High dairy intake in adolescence may reduce risk for Type 2 diabetes
MedWire News: Study results suggest that girls who consume large amounts of dairy in adolescence are less likely to develop Type 2 diabetes in middle age than those who consume low amounts.
Previous studies have shown that consumption of dairy products is inversely associated with presence of the metabolic syndrome and Type 2 diabetes in adults.
To assess whether patterns of dairy consumption in adolescence influence risk for Type 2 diabetes in later life, Frank Hu (Harvard School of Public Health, Boston, Massachusetts, USA) and colleagues assessed the incidence of Type 2 diabetes in 37,038 participants of the Nurses' Health Study II.
Women in this cohort study completed food-frequency questionnaires in 1998-2005 about their diet when they were in high school (1960-1980). They were followed-up from when they returned the questionnaire for an average of 7 years. During this time there were 550 cases of incident Type 2 diabetes.
The women were divided into quintiles of dairy product consumption in adolescence, ranging from a median of 0.5 servings of dairy products per day (one serving=1000 kcal) in the lowest quintile to 2.0 serving per day in the highest.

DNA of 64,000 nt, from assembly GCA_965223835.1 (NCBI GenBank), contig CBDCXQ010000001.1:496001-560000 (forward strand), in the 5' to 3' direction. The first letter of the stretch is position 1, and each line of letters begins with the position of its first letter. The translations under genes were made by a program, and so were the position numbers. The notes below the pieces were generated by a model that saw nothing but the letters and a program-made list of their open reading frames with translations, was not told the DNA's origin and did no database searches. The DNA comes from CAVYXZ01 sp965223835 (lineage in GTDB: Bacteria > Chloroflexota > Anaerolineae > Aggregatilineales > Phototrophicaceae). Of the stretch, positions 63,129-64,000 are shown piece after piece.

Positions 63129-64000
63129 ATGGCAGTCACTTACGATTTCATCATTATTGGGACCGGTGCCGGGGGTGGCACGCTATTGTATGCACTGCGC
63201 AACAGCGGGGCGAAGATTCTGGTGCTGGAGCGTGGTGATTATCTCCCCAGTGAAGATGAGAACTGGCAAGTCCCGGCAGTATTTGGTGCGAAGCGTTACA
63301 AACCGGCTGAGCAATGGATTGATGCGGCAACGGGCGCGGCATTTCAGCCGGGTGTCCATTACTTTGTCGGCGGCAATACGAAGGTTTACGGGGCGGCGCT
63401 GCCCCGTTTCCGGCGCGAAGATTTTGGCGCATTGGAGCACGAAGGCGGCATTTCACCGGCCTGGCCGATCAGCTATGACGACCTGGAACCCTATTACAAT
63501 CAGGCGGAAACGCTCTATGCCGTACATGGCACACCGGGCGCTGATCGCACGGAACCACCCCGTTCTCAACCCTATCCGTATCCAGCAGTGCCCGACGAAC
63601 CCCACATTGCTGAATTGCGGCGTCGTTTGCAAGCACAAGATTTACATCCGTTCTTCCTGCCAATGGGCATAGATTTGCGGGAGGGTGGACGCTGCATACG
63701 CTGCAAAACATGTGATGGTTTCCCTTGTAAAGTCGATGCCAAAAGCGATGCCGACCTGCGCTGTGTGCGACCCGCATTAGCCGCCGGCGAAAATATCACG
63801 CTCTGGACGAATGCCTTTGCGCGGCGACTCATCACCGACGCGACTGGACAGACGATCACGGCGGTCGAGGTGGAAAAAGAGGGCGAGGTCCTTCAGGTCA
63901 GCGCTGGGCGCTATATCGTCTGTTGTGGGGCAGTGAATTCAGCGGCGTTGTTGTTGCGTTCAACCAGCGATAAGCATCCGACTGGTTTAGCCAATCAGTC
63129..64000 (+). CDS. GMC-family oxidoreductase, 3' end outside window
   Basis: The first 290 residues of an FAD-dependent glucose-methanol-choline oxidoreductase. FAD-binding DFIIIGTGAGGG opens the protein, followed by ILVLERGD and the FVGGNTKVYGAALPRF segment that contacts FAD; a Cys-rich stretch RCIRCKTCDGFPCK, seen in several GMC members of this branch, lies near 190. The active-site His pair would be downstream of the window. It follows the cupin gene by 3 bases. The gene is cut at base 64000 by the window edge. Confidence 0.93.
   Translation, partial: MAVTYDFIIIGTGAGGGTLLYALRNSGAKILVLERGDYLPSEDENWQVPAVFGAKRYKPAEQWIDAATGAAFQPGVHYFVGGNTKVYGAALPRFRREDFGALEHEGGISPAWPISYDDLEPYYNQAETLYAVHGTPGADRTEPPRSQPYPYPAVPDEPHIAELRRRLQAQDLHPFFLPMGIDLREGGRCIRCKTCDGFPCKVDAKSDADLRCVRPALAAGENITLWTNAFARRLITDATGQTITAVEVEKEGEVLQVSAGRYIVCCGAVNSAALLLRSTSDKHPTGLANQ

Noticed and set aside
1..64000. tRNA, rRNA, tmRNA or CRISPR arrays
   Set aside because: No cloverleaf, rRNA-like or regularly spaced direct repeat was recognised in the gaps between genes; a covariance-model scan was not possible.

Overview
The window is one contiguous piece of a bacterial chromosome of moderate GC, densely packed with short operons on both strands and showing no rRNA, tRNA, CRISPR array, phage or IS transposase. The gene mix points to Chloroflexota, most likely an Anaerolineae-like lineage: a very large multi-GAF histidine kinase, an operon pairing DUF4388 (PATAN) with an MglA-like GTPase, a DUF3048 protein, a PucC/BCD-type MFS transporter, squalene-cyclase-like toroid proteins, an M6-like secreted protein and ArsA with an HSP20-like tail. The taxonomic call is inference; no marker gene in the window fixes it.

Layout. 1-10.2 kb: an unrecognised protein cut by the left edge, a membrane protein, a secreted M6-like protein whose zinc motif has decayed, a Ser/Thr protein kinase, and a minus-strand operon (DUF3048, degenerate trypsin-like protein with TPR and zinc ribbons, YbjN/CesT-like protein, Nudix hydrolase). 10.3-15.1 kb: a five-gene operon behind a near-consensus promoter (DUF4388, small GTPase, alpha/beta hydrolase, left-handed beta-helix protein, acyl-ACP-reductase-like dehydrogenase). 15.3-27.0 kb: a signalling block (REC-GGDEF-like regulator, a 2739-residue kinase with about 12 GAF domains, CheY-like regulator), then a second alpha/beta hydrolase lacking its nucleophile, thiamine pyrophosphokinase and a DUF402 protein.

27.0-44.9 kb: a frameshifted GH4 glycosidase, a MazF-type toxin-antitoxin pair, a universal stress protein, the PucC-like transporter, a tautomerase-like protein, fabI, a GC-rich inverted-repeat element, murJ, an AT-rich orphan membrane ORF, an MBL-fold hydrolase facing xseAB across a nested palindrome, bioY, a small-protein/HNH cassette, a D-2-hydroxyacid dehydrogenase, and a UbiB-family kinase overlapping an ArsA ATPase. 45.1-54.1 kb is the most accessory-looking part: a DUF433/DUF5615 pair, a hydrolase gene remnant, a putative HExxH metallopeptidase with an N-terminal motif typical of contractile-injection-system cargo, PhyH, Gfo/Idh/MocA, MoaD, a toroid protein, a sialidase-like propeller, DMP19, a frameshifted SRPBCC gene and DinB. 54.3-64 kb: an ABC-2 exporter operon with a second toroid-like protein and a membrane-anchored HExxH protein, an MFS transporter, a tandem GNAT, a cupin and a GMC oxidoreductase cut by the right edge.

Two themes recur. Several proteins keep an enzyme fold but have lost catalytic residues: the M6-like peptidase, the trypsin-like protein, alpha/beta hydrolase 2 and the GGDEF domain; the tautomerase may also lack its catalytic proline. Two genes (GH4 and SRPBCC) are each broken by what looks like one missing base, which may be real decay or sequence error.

As reported in the American Journal of Clinical Nutrition, Hu and team found that women in the highest quintile for adolescent dairy intake had a 38% lower risk for developing Type 2 diabetes in middle age compared with women in the lowest quintile.
This risk reduction was still significant after adjustment for diabetes risk factors during adolescence such as total energy intake when participants were in high school and body mass index at age 18 years.
Following further adjustment for adult risk factors, such as smoking status, physical activity, and consumption of processed meat and trans fat, the association between diabetes risk and dairy product consumption persisted. However, the association was weakened after additional adjustment for adult dairy consumption.
When the researchers combined dairy product intake in adolescence and adulthood, women in the highest quintile for intake had a significant 43% decrease in risk for Type 2 diabetes compared with those in the lowest quintile.
"Some of the benefit of dairy product intake during high school may be due to the persistence of the consumption pattern during adulthood," suggest the authors.
They say: "Additional confirmation of these findings and a risk-benefit assessment including consideration of the environmental impact of dairy farming - including the use of corn-based animal feeds and the health effects of consuming dairy products from cows treated with recombinant bovine somatotropin or kept lactating for extended periods - are needed before clear public health recommendations for dairy product intakes can be made."
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By Helen Albert